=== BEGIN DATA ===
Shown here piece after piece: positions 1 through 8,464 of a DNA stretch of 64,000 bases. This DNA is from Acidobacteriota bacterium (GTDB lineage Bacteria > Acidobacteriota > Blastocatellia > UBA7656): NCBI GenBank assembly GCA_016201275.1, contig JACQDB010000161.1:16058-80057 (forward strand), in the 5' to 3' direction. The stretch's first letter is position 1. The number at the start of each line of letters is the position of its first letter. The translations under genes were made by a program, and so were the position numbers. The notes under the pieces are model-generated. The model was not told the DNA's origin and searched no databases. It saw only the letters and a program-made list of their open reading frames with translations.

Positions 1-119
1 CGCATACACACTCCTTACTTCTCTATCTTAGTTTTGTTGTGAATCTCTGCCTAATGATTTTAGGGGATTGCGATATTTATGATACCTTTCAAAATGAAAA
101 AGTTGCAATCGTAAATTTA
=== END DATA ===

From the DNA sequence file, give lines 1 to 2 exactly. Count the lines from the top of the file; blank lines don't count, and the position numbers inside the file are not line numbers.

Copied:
Shown here piece after piece: positions 1 through 8,464 of a DNA stretch of 64,000 bases. This DNA is from Acidobacteriota bacterium (GTDB lineage Bacteria > Acidobacteriota > Blastocatellia > UBA7656): NCBI GenBank assembly GCA_016201275.1, contig JACQDB010000161.1:16058-80057 (forward strand), in the 5' to 3' direction. The stretch's first letter is position 1. The number at the start of each line of letters is the position of its first letter. The translations under genes were made by a program, and so were the position numbers. The notes under the pieces are model-generated. The model was not told the DNA's origin and searched no databases. It saw only the letters and a program-made list of their open reading frames with translations.

Positions 1-119